Of Water and Dance (The Golden Twins #1), by Leslie Griffin
The forest is impenetrable. Mortals do not dare enter and the ancient Gods residing within cannot break free. In this stagnant, earthen prison they’ve waited, and one-by-one they’ve suffocated. But when a Leviathan is found slumbering deep inside a mountain and a Priestess’ destiny is fulfilled, her decision between four different fates ricochets through time and leaves a crack in the wall that separates the realms of mortals and Gods.
With this fissure an unlikely web of people have found themselves intertwined.
A pair of golden-colored siblings born with an ancient, forgotten magic in their veins.
A middle-aged Prince dying from the poisoned blood of his family’s false rule.
A Sergeant whose abilities on the battlefield unwittingly released a dark, immortal secret from within himself.
At the core of their improbable alliances is a secret long buried in stone. A secret that could change the bleak landscape of their home back into the fertile land it once was. But every secret has its price, and in order to expose this one time must shift, and one of them will have to die in consequence.
My Review (4.5 out of 5 )
Of Water and Dance is the book that plans to start The Golden Twins series by Leslie Griffin. Just by looking at the cover, you can get an idea that we are going into a really different title, one that goes far from the classic fantasy clichés and that tries to innovate in several ways.
From the start, we are going to appreciate one of the distinctive things in this book, and it is the style of writing. Despite being written in prose, certain fragments adopt a more lyrical narration, especially when we are closer to mystical creatures or Gods, leaving a permanent sensation of being in an oniric part of reality, where divinity is touching humanity in a literal sense.
The first quarter of the book is quite slow regarding pace, as Griffin is trying to introduce a really different fantasy world to others, with a Royal line that is transmitted via mother to daughter, where gods are an active part of how the environment develops, and where a big conflict is rising and could change everything.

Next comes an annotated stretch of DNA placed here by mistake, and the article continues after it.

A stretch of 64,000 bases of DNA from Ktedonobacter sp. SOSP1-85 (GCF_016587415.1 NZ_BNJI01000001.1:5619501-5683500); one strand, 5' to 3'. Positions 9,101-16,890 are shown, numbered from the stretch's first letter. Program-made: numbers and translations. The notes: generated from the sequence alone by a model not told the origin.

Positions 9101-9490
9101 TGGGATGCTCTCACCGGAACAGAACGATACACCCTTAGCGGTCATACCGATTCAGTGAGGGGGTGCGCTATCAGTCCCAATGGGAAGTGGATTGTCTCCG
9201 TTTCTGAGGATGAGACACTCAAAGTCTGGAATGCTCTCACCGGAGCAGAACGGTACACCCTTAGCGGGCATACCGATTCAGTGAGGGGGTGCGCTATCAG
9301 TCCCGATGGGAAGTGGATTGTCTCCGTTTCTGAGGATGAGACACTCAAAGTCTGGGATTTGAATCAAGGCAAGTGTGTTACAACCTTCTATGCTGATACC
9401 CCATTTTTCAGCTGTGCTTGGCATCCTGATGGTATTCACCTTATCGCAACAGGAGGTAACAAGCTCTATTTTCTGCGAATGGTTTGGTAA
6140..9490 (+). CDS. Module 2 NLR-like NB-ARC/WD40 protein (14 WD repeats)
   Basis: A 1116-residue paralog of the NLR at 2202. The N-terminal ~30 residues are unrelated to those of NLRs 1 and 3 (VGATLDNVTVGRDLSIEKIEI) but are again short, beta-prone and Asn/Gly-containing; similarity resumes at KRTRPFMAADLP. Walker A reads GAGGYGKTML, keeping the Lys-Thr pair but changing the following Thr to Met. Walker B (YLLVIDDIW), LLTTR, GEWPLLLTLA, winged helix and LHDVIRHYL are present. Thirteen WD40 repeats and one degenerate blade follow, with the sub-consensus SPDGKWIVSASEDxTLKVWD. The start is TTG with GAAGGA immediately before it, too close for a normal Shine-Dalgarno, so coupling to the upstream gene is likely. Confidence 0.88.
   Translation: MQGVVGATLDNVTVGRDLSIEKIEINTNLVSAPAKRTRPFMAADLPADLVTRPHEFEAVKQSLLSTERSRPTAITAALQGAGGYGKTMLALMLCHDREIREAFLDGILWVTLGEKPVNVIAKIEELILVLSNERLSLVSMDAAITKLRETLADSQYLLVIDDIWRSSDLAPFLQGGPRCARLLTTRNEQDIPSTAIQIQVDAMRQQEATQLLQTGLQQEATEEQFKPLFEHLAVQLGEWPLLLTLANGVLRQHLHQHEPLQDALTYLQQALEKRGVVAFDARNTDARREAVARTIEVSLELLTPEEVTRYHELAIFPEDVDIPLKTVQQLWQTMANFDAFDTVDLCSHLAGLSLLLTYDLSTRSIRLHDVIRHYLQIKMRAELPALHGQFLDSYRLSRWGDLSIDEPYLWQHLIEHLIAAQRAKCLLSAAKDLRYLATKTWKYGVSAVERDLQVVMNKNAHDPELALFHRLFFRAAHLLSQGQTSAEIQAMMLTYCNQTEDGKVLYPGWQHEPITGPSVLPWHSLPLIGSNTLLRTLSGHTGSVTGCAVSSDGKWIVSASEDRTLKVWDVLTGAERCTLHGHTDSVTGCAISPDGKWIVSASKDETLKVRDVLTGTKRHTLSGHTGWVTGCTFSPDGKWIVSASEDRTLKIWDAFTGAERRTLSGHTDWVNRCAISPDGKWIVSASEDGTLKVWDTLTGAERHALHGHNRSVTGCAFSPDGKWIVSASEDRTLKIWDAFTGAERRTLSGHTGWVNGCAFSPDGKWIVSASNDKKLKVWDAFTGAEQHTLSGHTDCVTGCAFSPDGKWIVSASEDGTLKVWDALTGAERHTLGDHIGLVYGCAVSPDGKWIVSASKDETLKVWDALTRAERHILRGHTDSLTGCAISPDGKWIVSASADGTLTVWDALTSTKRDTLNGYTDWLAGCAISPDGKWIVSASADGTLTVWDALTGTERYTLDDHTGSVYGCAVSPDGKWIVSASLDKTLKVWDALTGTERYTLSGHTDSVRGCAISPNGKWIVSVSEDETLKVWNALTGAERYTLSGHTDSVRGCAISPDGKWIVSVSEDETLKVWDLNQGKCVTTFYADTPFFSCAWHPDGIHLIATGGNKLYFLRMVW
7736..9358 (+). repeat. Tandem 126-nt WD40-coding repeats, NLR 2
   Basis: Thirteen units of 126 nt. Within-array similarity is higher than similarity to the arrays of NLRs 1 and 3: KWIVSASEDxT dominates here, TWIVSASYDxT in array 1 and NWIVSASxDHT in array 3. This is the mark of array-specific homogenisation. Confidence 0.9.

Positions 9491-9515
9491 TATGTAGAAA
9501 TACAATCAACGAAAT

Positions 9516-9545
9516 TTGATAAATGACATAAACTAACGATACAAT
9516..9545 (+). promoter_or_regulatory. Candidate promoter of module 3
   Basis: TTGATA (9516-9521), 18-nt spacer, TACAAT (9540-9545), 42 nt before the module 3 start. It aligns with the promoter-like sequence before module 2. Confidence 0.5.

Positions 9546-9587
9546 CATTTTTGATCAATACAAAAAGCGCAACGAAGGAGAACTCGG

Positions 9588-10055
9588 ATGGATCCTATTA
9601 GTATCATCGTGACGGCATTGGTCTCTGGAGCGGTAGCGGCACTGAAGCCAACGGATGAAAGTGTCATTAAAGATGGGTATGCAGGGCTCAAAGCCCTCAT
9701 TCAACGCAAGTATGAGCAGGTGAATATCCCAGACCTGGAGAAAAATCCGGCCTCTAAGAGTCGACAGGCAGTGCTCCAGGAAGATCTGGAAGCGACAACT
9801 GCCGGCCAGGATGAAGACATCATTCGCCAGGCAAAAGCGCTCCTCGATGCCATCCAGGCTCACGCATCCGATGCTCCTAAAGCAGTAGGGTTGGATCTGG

Making the best use of different POVs, we are introduced to the different characters that will take a key role in the story, and which are foreshadowed in the first chapter, a sort of prologue that introduces some of the main themes: fate and destiny. Both are really similar concepts, but as Leviathan says «they are not». Bane as one of the main characters is peculiar, as despite having the possibility of ascending to the Throne, he decides to refuse while fighting to restore the real linage and running against the time, as the blood of his family is poisoned, due to the years of false leadership. The Captain is certainly a more mysterious character, as we are almost not given information about it, but whose role is key to the plot. I’m letting talking about the twins the most, as they are probably the most complex and the most difficult to describe characters, but written by Griffin in a really bright way, letting her prose shine the most through the use of really detailed descriptions (à la Tolkien style).
Songs and poems appear throughout the book, serving also as a way to introduce part of the mystical elements of the world, and helping to build cohesive lore meanwhile the story advances, as we as readers lack certain information in the pro of narrative. I have to admit, I’m not a big fan in that regard (again, thanks Tolkien), but it kinda works as they don’t go for too long.
The power of womanhood is constantly explored in the book, while also pointing the unfair disparity between women and men, making even the most powerful female character being reduced to sexualization. As said previously, a royal lineage transmitted via mothers is a rara avis in the genre, and it’s refreshing to see it explored; and in the bigger scale of things, even the basis of the magic tends to adopt this more recurrent theme.
Of Water and Dance is a strong debut novel, an epic fantasy story that brings the spotlight on the power of women. A strong contender for one of my favourite novels of the year, with no doubt, and that you should read.
Leslie Griffin lives with her husband, two small children, and their family dog. When not writing, parenting, or keeping her house from utter chaos, she enjoys time outside gardening and going on adventures with her children. She is passionate about early childhood development and education as well as teaching others about Autism Spectrum Disorder.